Toulon are working hard to find a way of becoming the first side since Toulouse in 1996 to do the European Cup / Top 14 double. All they have to do is beat Racing Metro in Lille this week, Saracens in Cardiff next week, and then either Montpellier or Castres the week after. Easy.

There’s no wonder the Var side’s training ground in Berg has been closed to visitors this week… And it’s no coincidence that Paul Stridgeon, former physical trainer of England and the British Lions, has been recruited to improve player recovery during this intense period at the end of a longer-than-long season.

A win on Friday would see Toulon reach their third Top 14 final in as many years. They have yet to win the Bouclier de Brennus. Will this one be the charm?

Not if Racing Metro have anything to do with it. After a frustratingly slow start, the side from Hauts-de-Seine charged up the table in the second half of the season. No one would fancy facing them at this time, in this mood and with this much to lose.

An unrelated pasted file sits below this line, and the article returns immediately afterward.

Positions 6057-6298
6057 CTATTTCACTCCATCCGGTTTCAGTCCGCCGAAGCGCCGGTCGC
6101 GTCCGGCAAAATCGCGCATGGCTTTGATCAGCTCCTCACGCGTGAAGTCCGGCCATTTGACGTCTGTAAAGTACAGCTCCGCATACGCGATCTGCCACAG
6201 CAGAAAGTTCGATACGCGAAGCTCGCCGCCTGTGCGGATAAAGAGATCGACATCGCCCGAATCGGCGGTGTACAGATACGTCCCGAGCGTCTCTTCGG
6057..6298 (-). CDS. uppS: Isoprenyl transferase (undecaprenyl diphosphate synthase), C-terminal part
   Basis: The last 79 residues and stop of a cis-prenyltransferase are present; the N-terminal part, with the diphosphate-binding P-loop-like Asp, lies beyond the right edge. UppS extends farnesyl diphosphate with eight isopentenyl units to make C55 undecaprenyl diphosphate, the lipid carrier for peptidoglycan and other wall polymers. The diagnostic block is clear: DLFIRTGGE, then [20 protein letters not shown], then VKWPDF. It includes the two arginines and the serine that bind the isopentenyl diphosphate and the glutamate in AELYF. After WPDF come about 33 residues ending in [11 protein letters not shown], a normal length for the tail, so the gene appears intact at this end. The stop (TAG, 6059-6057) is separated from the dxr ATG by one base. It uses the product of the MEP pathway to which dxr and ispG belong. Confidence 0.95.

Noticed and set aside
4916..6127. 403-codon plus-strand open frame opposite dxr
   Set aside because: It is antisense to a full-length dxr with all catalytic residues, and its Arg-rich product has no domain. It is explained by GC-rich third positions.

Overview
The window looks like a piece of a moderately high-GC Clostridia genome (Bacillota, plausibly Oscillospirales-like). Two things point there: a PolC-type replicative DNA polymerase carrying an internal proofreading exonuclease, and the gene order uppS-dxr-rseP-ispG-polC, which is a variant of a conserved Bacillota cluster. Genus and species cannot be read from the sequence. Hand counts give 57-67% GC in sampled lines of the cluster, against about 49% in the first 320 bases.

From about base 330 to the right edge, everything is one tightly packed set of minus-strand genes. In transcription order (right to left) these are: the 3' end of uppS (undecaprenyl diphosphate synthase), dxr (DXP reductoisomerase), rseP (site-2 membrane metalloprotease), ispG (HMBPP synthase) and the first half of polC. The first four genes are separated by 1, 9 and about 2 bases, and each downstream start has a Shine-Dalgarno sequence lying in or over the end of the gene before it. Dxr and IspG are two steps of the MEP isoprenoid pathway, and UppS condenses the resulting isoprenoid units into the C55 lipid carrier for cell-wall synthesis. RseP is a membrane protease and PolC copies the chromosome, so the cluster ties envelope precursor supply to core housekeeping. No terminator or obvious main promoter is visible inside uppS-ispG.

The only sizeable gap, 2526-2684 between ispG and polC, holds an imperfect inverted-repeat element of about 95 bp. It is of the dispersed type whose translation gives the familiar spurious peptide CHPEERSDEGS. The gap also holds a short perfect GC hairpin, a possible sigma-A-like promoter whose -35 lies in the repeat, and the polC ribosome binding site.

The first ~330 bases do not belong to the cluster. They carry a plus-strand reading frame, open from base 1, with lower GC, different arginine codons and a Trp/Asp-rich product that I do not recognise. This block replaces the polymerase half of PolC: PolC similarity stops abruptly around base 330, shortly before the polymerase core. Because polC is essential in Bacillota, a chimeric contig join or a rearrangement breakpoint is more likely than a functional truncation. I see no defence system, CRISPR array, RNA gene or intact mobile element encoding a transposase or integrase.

Racing Metro coaches Laurent Travers (left) and Laurent Labit

Racing Metro coaches Laurent Travers (left) and Laurent Labit

Racing went into the match against Toulouse as underdogs. They will go into the match against Toulon as underdogs. That will suit them – and particularly coaches Laurent Labit and Laurent Travers, who know a thing or two about winning the Top 14 – just fine.

The side Labit and Travers guided to the title last season, Castres, have already pulled off one Top 14 mission impossible. Last week, they did what no side has managed in 77 previous attempts dating back to November 2009 – they stopped Clermont winning at Stade Marcel Michelin.

With their shock 16-22 win, Castres brought Vern Cotter’s reign at Clermont to a sudden end.

Francois Trinh Duc - not going to Australia

Francois Trinh Duc – not going to Australia

On Saturday, Castres will face Montpellier at Lille – the one side they managed to beat on the road during the regular season. It will also pit the Herault side’s fly-half Francois Trinh-Duc, who was overlooked for the French national side’s tour of Australia, against the Top 14 champions’ fly-half Remi Tales… who’s going to Oz. That clash at 10 will have pundits and armchair fans talking long into the night.